The Rushmore Report: The 3 Presidents Who Didn’t Have a Church

In American history we have had 44 presidents. All of them had a church – except three. We have had Baptists, Episcopalians, Congregationalists, Presbyterians, Dutch Reformed, Methodists, Quakers, Unitarians, and a Roman Catholic. But not all of our presidents had a church. Three of them did not, and their names may surprise you: Thomas Jefferson, Abraham Lincoln, and Andrew Johnson.

1. Thomas Jefferson – The architect of the Declaration of Independence was most closely aligned with Unitarianism. He was sympathetic to the general precepts of Christianity and believed in the afterlife. He considered the teachings of Jesus to be “the most sublime and benevolent code of morals which has ever been offered to man,” yet he held that the pure teachings of Jesus might have been the actual writings of others. In his First Inaugural Address, he said that “acknowledging and adoring an overruling providence” was important to his administration. But Thomas Jefferson, while a deist, could not accurately be called a Christian. And he was the first president who was never a member of any church.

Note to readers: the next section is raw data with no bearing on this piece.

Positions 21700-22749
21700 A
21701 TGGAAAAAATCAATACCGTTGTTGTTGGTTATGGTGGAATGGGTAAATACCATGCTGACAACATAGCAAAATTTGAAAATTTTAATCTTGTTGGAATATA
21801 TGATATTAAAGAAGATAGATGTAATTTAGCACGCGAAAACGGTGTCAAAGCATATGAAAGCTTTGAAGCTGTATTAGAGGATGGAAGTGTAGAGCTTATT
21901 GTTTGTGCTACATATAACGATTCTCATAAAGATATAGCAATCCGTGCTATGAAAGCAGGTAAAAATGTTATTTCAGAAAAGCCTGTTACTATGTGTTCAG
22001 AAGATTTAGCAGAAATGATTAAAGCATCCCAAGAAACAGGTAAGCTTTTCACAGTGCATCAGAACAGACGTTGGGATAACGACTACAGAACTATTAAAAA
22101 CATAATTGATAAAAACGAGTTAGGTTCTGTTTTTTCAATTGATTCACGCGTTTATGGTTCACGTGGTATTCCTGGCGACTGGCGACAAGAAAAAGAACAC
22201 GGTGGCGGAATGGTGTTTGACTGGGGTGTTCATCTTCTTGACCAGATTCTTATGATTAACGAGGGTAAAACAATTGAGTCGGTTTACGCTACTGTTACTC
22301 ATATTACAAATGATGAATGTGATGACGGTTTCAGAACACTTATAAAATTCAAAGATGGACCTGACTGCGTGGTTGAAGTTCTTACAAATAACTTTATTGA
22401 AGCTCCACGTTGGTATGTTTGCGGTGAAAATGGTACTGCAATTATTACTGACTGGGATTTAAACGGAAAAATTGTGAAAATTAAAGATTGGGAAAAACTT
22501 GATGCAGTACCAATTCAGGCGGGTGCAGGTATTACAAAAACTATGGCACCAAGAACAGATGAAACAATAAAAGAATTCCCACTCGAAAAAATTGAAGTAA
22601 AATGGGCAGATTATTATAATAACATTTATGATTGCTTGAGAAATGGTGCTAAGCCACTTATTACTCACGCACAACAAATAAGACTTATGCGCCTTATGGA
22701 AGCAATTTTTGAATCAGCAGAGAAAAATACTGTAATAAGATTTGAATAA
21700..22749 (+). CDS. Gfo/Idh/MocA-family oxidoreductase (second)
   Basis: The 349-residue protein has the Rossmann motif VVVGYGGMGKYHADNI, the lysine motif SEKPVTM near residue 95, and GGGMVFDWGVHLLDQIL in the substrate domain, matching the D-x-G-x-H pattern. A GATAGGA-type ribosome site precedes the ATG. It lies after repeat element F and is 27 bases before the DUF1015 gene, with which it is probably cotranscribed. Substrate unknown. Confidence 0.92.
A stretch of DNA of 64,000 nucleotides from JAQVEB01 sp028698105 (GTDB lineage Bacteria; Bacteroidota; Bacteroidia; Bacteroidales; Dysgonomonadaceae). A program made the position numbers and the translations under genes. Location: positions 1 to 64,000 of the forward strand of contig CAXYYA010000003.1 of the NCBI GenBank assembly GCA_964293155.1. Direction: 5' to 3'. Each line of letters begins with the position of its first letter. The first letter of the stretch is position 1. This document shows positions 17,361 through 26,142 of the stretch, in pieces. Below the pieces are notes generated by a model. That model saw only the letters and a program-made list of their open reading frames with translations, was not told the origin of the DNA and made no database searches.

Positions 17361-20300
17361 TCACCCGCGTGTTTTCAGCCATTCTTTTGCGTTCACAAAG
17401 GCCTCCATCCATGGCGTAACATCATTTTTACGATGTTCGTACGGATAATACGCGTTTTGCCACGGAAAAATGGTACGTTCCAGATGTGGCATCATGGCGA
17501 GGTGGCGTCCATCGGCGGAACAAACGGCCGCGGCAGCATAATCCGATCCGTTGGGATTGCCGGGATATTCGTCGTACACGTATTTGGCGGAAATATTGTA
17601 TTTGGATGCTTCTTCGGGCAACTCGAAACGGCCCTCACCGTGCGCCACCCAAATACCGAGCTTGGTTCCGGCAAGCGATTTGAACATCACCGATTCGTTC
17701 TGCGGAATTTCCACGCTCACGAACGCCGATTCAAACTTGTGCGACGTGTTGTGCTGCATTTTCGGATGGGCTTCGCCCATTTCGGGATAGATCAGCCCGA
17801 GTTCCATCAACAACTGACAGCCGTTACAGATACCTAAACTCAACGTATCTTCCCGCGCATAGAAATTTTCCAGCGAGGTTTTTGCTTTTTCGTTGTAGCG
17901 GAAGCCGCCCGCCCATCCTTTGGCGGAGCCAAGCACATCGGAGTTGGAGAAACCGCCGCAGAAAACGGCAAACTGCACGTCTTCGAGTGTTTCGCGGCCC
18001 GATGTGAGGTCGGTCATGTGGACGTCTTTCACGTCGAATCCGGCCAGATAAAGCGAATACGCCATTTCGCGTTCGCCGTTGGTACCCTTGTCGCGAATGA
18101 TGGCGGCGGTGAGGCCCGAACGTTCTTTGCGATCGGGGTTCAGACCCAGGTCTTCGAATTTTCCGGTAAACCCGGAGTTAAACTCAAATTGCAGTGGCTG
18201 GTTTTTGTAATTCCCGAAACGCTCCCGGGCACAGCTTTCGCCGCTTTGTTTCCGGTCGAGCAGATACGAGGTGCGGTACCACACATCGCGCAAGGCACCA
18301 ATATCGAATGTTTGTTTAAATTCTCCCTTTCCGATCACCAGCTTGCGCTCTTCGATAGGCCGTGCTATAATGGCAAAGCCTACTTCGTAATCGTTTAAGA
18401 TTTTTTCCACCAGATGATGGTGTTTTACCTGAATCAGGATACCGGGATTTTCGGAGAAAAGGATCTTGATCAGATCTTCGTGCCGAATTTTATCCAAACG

2. Abraham Lincoln – Though the specifics of Lincoln’s faith are ambiguous, he was a man of faith. While not identifying a faith commitment in terms of personal conversion and salvation, he adhered to Christian principles and often attended a Presbyterian church near the White House. Lincoln grew up in a Baptist home, made frequent references to God in his speeches, and had a deep knowledge of Scripture. The Senate Chaplain, Phineas Gurley, believed that Lincoln believed in Christ in a religious sense. But he once wrote, “When I do good I feel good. When I do bad I feel bad. And that’s my religion.” Though espousing a belief in God and Christ on some level, Lincoln never affiliated with a local church as an adult.

3. Andrew Johnson – Though his parents were religious (Baptists), Johnson is considered the most irreligious of all our presidents. His wife, Eliza, was a committed Methodist, and the president occasionally accompanied her to church, but he always kept his distance from church leaders and personal involvement. G. F. Milton quoted Johnson as saying, “As for my religion, it is the doctrine of the Bible, as taught and practiced by Jesus Christ.” But little in his daily routine or Sunday church practice gave support to this as a real priority in his life. Andrew Johnson never joined any church.

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